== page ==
Mexico's new refinery draws criminal
groups to infiltrated labor in project
Mexico's new dos Bocas refinery quest draws criminal attention
Petroleumworld 08 04 2020
Mexico is planting its flagship 340,000 b/d Dos Bocas refinery project in the president's home turf of Tabasco — but also where it could face the same security challenges as other energy interests there.
"There are known links between labor unions and local criminal groups, who often collaborate in extortion schemes targeting small-to-medium-sized oil and gas operations, especially in Paraiso where Dos Bocas is located," Francisco Garcia, analyst at Control Risks told Argus . "Members of criminal groups are known to infiltrate these projects to facilitate theft or fraud within companies."
The $8bn refinery is the centerpiece of President Andres Manuel Lopez Obrador's policy to reduce Mexico's dependence on refined product imports and to reactivate the energy sector in the southeast.
Work on the refinery started in June last year, with the creation of 8,019 direct jobs. But security experts working in the region said that local criminal groups have already infiltrated the labor unions working on the refinery project.
Crude and natural gas production has been in decline for over 14 years and the 2014 energy reform that opened the door to independent operators promised to reactivate the exploration and production (E&P) industry in Tabasco and Veracruz, attracting both Mexican and international independent operators.
State-owned Pemex operates 205 exploration and production blocks in the Tampico-Misantla, Veracruz and southeast basins that stretch across the Veracruz, Tabasco and Campeche states. Pemex also holds farm-out contracts in the region for the Ogarrio and Cardenas Mora fields — operated by Wintershall Dea and Cheiron respectively.
Mexican independents including Grupo Carso and Pantera Exploracion y Produccion as well as Canadian, US and Argentine independents Renaissance Oil, Sun God Resources, Roma Energy and Vista Oil and Gas hold development rights for 20 onshore blocks across Veracruz and Tabasco.
But Pemex immediately abandoned blocks it stopped operating following the energy reform. Independents found ransacked well sites, with existing infrastructure stolen, when they first started work, sources said.
Unlike in Mexico's northern E&P regions, the collection of protection money by people purporting to be labor union representatives has been widespread across Tabasco and Veracruz for at least the past 10 years.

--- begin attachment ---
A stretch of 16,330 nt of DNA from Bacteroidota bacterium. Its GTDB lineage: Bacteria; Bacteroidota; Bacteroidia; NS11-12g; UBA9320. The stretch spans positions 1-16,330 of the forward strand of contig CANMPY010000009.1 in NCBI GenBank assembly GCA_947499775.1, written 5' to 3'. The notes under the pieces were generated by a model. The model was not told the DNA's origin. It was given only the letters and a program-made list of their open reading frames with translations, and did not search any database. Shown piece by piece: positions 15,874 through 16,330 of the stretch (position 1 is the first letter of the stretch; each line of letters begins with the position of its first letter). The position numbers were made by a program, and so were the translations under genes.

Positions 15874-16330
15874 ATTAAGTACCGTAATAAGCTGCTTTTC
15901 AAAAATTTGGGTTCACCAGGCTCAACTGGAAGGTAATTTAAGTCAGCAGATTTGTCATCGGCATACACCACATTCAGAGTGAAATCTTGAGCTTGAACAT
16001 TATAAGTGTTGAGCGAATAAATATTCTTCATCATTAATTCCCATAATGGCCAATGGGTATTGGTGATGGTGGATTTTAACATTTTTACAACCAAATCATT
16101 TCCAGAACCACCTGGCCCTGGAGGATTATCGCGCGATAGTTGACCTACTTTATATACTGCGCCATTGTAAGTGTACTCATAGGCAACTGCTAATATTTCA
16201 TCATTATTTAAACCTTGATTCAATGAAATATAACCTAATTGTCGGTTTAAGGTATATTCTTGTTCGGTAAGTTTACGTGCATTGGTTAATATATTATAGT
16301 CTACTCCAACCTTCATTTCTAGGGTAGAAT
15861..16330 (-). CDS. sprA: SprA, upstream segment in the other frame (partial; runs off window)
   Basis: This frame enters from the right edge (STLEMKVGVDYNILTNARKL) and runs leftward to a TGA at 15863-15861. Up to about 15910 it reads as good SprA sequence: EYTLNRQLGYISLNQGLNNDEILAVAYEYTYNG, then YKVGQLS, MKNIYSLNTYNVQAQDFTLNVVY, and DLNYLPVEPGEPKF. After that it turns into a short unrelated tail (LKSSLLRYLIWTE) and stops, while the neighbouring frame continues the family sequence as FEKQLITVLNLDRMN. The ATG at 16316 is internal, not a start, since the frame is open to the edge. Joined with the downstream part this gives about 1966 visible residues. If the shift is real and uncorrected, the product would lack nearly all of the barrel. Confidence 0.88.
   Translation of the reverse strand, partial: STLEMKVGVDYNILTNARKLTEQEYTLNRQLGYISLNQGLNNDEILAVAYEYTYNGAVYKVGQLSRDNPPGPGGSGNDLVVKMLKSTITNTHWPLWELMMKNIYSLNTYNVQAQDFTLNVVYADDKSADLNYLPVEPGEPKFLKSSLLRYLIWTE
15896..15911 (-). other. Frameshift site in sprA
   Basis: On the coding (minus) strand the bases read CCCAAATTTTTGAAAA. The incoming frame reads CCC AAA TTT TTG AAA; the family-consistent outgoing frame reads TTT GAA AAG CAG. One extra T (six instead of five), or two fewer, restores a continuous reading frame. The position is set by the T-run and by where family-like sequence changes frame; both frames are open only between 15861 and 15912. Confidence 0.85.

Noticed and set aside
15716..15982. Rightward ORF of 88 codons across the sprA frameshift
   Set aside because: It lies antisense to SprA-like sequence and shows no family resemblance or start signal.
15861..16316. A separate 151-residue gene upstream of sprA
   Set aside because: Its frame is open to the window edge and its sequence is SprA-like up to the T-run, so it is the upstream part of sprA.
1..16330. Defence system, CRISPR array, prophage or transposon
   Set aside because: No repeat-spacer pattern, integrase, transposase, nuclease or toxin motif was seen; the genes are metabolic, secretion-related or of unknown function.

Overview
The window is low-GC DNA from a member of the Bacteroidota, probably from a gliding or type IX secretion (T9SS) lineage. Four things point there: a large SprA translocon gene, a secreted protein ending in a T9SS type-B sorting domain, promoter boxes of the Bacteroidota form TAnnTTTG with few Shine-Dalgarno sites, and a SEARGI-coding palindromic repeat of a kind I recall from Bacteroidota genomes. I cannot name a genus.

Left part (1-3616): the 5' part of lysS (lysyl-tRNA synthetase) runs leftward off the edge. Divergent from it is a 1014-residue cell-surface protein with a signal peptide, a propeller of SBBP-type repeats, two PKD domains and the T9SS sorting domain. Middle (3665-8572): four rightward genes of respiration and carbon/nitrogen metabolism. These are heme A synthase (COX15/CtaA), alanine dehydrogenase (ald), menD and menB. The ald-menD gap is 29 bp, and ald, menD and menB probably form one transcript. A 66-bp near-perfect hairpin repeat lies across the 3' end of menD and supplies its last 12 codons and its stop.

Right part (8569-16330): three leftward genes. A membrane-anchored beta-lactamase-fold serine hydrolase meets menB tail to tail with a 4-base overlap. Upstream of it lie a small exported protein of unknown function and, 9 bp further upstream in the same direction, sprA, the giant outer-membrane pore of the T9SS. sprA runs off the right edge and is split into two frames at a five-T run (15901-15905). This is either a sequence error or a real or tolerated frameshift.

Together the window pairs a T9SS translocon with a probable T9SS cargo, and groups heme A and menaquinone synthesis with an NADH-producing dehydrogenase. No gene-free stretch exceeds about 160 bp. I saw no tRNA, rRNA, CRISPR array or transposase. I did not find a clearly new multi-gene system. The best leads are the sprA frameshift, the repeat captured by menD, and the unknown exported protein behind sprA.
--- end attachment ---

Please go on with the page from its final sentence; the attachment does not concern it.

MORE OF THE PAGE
Companies seeking access to well sites are commonly charged fees depending on the number of vehicles and people working on site. Fees can range from Ps5,000 ($225) to Ps100,000/day and failure to pay can result in delayed work schedules, vandalism or violence, sources said.
"There are no reliable statistics on the subject, but anecdotal evidence points to it being one of the main types of extortion in the area, especially for small-to-medium operations in Veracruz state," Garcia told Argus .
Neither Pemex nor any of the independent operators contacted by Argus responded to requests for comment on the matter.
While other risks such as kidnapping and theft can be mitigated with robust security protocols including daylight-only working hours, the use of uniforms and continual employee security training, the payment of protection money is seen as a business cost for many companies working in the region, sources said.
Security spending varies depending on the size of the companies and the operations but many companies are investing millions of dollars each month to set up perimeters around well sites, employing around-the-clock guards, drones and cameras.
"What it comes down to is business continuity," a security expert said. "It is absolutely possible to operate in those states with the proper protocols but if the economic situation gets so bad because of the threats then that is where a company might draw a line."
No companies have requested extensions to minimum work programs because of security issues in the region, oil regulator CNH said, unlike in the northeast.
Veracruz and Tabasco are statistically safer locations for E&P workers compared with Mexico's northern Tamaulipas state but risks continue to increase as Lopez Obrador's "hugs not bullets" security policy has proven ineffectual in reducing the power and reach of criminal groups.
"There is also an increasing likelihood that the administration will remain focused on addressing the recent surge of violence in central Mexico related to fuel theft operations as opposed to long-term security concerns in states such as Tabasco and Veracruz," Control Risks analyst Adriana Thomas said.